Mabel writes much about frontline events, including major offensives and battles, and political moves, which shows her avidness for reading local and national newspapers. Alongside official news she tells about household matters and how war complicates them. Of course, she worries about the safety of her brother Henry as casualty lists mounted and quotes from his letters. This combination is what one would expect from a diary written during those extraordinary times, and Mabel sensed right from the beginning that the unfolding tremendous conflict would be the biggest event in her lifetime. She dealt with it by recording all sorts of details, first on a daily basis, but then her enthusiasm started to fade and gave way to disillusionment and criticism. Personal life also had its own effects, as the death of Mabel’s mother caused a gap of several months in early 1916.

As the war prolonged, the food shortages became an acute problem and the prices rose correspondingly, leading to rationing. At the same time more and more workforce was needed, and thus the extraordinary circumstances and some instilled sense of doing one’s duty drove many middle (and upper) class citizens to help the war effort in ways they hardly could have imagined before the outbreak of the war. Mabel was no exception and participated in agricultural labour on the fields of a nearby farm.

The most surprising thing about this particular diary concerns Mabel’s past. After her father died, Mabel and her brothers spent a few years of their childhood and youth in Germany, but as Michael Goode points out, this did not make her any less susceptible to the endless flurry of news concerning the atrocities of the German troops. Truly, nothing in Mabel’s diary gives indication of some personal insight into the mindset of the Germans, although one probably assumes those years would have had some effect on her attitude during wartime. Perhaps the prevalent patriotic spirit made it almost impossible for her to see through the news coverage that was part factual, part propaganda. This gives a chance to see concretely, via one individual’s remarks, how powerful a hold the press had over the mood of the Britons, at least up until 1916.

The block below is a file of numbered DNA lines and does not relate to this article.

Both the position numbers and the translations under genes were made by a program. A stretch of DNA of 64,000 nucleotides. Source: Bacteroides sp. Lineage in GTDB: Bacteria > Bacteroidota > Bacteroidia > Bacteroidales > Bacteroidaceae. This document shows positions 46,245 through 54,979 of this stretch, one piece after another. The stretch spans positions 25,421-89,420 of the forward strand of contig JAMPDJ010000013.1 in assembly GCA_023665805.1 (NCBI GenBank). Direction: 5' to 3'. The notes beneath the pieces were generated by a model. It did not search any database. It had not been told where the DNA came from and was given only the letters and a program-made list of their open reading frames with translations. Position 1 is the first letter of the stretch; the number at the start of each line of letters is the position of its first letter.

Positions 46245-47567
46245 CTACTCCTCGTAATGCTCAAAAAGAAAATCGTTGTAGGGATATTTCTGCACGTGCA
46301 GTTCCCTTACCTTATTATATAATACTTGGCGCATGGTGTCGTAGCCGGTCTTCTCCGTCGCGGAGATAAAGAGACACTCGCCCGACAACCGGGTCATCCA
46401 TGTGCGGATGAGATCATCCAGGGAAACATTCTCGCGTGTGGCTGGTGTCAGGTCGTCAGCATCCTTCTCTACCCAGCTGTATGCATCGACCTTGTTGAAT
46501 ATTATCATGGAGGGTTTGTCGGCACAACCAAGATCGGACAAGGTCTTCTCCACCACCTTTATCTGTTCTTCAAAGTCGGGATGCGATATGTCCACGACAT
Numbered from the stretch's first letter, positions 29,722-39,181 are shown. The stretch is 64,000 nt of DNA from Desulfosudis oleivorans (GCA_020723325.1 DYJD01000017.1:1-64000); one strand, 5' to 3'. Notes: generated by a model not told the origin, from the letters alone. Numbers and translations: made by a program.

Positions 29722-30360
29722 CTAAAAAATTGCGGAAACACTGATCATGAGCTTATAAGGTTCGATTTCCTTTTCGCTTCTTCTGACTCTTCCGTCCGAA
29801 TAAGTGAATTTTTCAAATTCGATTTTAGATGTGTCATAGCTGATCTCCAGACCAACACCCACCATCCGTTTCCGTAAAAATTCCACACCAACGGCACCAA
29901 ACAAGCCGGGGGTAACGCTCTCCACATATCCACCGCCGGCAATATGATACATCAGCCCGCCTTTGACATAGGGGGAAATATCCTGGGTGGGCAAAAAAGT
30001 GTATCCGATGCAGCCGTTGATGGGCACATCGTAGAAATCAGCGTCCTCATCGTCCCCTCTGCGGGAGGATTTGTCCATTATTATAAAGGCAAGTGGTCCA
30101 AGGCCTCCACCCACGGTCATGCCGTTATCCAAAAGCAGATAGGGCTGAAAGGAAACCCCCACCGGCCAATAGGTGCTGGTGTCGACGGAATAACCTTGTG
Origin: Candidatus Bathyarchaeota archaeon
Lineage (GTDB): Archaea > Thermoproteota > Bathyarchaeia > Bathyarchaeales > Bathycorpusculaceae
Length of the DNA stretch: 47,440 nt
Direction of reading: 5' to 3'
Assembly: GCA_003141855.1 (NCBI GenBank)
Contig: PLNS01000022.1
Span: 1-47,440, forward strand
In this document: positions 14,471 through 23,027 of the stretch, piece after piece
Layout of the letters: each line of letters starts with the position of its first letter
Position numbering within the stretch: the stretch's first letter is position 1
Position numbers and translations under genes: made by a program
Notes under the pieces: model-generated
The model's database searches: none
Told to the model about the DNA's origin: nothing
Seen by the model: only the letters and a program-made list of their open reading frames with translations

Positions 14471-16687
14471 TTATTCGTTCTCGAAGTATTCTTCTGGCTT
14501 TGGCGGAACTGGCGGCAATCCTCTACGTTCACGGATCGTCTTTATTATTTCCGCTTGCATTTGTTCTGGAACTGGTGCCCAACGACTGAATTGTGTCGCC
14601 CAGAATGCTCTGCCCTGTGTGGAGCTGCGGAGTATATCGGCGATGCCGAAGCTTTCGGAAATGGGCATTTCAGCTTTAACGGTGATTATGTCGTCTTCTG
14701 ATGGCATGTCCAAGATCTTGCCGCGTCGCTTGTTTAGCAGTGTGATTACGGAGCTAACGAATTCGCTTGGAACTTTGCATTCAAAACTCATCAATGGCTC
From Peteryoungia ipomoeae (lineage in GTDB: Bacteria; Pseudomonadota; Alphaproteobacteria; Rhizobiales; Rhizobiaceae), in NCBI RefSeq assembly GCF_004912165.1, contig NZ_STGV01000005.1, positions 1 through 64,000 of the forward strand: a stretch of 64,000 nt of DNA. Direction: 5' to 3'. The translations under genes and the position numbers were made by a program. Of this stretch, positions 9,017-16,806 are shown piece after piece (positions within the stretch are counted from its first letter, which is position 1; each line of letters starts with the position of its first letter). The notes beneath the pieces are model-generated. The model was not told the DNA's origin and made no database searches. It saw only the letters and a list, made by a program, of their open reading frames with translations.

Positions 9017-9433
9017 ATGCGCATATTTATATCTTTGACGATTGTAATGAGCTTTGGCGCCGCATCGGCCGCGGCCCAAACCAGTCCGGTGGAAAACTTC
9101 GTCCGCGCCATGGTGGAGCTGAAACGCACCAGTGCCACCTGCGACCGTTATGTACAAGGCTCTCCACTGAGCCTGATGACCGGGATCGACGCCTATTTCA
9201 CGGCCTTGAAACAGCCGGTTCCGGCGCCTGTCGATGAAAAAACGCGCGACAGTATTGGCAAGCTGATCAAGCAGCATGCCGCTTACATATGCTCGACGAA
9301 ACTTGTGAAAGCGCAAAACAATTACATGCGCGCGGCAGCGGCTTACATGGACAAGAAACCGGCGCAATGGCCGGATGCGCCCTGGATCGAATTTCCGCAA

While the diary itself ends abruptly, the book does not, as Mabel had put some poems and a novel-like post-war ’love story’ in the same trunk – and Michael Goode uses them as an appendix to a brief outline of Mabel’s later life events. Despite their shared interest in the Pre-Raphaelites, Mabel’s feelings towards this man proved to be one-sided and she remained unmarried.

According to Michael Goode, Mabel may have decided to stop keeping her diary abruptly in December 1916, long before the war ended, partly because of her frustration with the way it was going against the British troops. This seems a likely explanation, as Mabel was expecting a short war with a string of decisive victories. The lengthening war, however, evolved into something completely different, and Mabel gradually lost her desire to record it. What she had written in two and a half years offers valuable insight into the changing mood of the home front and the realities of everyday life shadowed by total war. Although the chapters by Michael Goode are written with a general readership in mind, Mabel’s diary is a useful addition to the shelves of the First World War researchers as well. The information she gathered from newspapers, relatives and friends, and her personal experiences make for an authentic and rewarding journey through the months and years when the outcome of the war was anything but certain.

Taneli Hiltunen is a post-graduate student at the School of History, Culture and Arts Studies (major: World and European History) at the University of Turku, Finland. He is currently working on doctoral dissertation about the Victorian battle accounts of the Mahdist War.